Dulbecco was born in Catanzaro (Southern Italy) to a Calabrese mother and a Ligurian father. He graduated from high school at 16, then moved to the University of Turin. Despite a strong interest for mathematics and physics, he decided to study medicine. At only 22, he graduated in morbid anatomy and pathology under the supervision of professor Giuseppe Levi. During these years he met Salvador Luria and Rita Levi-Montalcini, whose friendship and encouragement would later bring him to the United States. In 1936 he was called up for military service as a medical officer, and later (1938) discharged. In 1940 Italy entered World War II and Dulbecco was recalled and sent to the front in France and Russia, where he was wounded. After hospitalization and the collapse of Fascism, he joined the resistance against the German occupation.
After the war he resumed his work at Levi’s laboratory, but soon he moved, together with Levi-Montalcini, to the U.S., where, in Bloomington, Indiana, he worked with Salvador Luria on bacteriophages. In the summer of 1949 he moved to Caltech, joining Max Delbrück’s group. There he started his studies about animal oncoviruses, especially of polyoma family. In the late 1950s, he took Howard Temin as a student, with whom, and together with David Baltimore, he would later share the 1975 Nobel Prize in Physiology or Medicine for “their discoveries concerning the interaction between tumour viruses and the genetic material of the cell.” Temin and Baltimore arrived at the discovery of reverse transcriptase simultaneously and independently from each other; although Dulbecco did not take direct part in either of their experiments, he had taught the two methods they used to make the discovery.
Throughout this time he also worked with Marguerite Vogt. In 1962, he moved to the Salk Institute and then in 1972 to The Imperial Cancer Research Fund (now named the Cancer Research UK London Research Institute). In 1986 he was among the scientists who launched the Human Genome Project. From 1993 to 1997 he moved back to Italy, where he was president of the Institute of Biomedical Technologies at C.N.R. (National Council of Research) in Milan. He also retained his position on the faculty of Salk Institute for Biological Studies. Dulbecco was actively involved in research into identification and characterization of mammary gland cancer stem cells until December 2011. His research using a stem cell model system suggested that a single malignant cell with stem cell properties may be sufficient to induce cancer in mice and can generate distinct populations of tumor-initiating cells also with cancer stem cell properties. Dulbecco’s examinations into the origin of mammary gland cancer stem cells in solid tumors was a continuation of his early investigations of cancer being a disease of acquired mutations. His interest in cancer stem cells was strongly influenced by evidence that in addition to genomic mutations, epigenetic modification of a cell may contribute to the development or progression of cancer.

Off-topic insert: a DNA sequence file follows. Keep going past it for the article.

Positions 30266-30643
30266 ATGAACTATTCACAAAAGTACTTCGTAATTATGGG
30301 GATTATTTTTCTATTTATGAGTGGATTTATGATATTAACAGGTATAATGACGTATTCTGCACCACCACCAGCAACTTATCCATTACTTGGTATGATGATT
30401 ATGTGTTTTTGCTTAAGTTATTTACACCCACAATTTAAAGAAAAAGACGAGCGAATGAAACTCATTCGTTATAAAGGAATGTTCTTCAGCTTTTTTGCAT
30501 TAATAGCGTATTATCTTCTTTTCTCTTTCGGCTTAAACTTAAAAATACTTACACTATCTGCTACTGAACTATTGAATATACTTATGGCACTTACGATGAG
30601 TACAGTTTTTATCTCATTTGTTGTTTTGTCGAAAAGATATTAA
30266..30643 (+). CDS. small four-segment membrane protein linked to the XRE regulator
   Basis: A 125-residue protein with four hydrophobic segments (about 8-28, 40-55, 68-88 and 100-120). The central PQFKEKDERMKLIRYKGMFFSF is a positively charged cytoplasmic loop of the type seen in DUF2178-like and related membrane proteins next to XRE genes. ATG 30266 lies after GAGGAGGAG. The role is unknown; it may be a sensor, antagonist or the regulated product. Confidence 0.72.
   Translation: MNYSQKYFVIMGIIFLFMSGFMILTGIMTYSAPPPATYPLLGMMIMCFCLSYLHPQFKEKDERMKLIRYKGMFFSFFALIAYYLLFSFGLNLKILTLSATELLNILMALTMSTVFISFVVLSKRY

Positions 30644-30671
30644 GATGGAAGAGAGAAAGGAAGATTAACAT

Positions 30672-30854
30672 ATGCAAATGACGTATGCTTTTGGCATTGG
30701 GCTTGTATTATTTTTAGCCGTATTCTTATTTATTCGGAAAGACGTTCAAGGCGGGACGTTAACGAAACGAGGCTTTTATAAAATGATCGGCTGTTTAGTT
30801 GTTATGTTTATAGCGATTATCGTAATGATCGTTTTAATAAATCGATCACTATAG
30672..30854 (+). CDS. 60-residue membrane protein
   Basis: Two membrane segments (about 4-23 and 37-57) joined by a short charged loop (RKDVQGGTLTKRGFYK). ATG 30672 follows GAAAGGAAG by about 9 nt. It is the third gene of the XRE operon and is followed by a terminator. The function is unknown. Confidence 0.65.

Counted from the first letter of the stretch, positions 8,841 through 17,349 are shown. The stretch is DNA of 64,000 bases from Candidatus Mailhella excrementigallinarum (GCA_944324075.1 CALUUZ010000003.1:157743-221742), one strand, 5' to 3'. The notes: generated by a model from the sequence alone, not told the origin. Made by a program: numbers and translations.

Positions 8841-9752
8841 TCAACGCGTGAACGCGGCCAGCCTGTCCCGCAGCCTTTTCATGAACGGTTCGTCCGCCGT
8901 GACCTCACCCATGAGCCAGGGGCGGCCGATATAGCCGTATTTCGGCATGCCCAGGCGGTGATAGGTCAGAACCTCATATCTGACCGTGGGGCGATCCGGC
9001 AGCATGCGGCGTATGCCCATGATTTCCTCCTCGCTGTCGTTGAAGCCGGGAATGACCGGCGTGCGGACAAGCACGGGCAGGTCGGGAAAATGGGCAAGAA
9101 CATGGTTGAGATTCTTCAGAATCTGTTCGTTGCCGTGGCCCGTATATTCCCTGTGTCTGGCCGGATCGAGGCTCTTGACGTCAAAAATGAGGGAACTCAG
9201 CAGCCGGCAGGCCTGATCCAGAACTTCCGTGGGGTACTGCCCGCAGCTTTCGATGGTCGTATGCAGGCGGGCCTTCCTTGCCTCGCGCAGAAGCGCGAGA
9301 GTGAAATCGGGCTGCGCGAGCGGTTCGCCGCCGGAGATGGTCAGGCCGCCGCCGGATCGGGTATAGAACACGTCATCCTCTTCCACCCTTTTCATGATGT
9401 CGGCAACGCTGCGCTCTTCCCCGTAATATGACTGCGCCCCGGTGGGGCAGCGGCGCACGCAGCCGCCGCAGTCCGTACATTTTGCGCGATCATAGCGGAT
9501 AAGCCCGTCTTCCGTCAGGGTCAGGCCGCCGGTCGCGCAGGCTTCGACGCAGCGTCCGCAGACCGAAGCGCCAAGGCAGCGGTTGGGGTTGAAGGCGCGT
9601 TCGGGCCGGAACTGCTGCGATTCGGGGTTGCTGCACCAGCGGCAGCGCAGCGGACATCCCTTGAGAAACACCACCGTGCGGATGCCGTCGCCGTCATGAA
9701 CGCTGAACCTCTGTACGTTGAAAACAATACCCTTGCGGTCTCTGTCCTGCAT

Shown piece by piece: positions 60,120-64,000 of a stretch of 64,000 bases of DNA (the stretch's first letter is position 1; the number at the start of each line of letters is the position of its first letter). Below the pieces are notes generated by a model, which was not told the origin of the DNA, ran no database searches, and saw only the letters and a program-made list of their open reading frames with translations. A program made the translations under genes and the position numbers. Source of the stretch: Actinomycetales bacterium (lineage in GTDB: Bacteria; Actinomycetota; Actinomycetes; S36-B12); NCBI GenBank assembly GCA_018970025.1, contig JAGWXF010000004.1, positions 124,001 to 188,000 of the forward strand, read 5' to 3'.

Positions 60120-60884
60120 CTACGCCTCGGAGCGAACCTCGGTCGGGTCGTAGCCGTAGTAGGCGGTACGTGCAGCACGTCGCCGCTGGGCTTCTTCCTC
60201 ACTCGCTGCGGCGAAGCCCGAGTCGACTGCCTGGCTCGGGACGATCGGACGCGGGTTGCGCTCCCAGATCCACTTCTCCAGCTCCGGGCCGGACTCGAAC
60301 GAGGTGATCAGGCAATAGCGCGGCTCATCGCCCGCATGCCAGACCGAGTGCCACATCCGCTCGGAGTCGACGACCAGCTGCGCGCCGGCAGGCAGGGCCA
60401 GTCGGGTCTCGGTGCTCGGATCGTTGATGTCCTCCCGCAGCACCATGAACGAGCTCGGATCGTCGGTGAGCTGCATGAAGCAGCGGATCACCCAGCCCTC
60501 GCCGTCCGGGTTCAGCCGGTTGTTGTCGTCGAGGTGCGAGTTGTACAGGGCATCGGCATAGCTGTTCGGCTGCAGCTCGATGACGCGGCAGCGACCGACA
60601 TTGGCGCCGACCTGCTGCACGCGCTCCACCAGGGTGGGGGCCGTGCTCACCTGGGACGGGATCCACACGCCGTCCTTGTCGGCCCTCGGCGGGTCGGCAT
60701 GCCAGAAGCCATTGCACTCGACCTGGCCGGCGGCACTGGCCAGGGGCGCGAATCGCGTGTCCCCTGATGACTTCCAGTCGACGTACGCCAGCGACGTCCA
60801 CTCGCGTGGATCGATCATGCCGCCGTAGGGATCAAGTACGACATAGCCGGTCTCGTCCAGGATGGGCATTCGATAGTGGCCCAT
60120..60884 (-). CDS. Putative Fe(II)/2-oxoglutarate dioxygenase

Dulbecco and his group demonstrated that the infection of normal cells with certain types of viruses (oncoviruses) led to the incorporation of virus-derived genes into the host-cell genome, and that this event lead to the transformation (the acquisition of a tumor phenotype) of those cells. As demonstrated by Temin and Baltimore, who shared the Nobel Prize with Dulbecco, the transfer of viral genes to the cell is mediated by an enzyme called reverse transcriptase (or, more precisely, RNA-dependent DNA polymerase), which replicates the viral genome (in this case made of RNA) into DNA, which is later incorporated in the host genome.
Oncoviruses are the cause of some forms of human cancers. Dulbecco’s study gave a basis for a precise understanding of the molecular mechanisms by which they propagate, thus allowing humans to better fight them. Furthermore, the mechanisms of carcinogenesis mediated by oncoviruses closely resemble the process by which normal cells degenerate into cancer cells. Dulbecco’s discoveries allowed humans to better understand and fight cancer. In addition, it is well known that in the 1980s and 1990s, an understanding of reverse transcriptase and of the origins, nature, and properties of human immunodeficiency virus (HIV, of which there are two well-understood serotypes, HIV-1, and the less-common and less virulent HIV-2), the virus which, if unchecked, ultimately causes acquired immunodeficiency syndrome (AIDS), led to the development of the first group of drugs that could be considered successful against the virus, the reverse transcriptase inhibitors, of which zidovudine is a well-known example. These drugs are still used today as one part of the highly-active antiretroviral therapy drug cocktail that is in contemporary use.
- February, 22, 1914
- Catanzaro, Italy
- February, 19, 2012
- La Jolla, California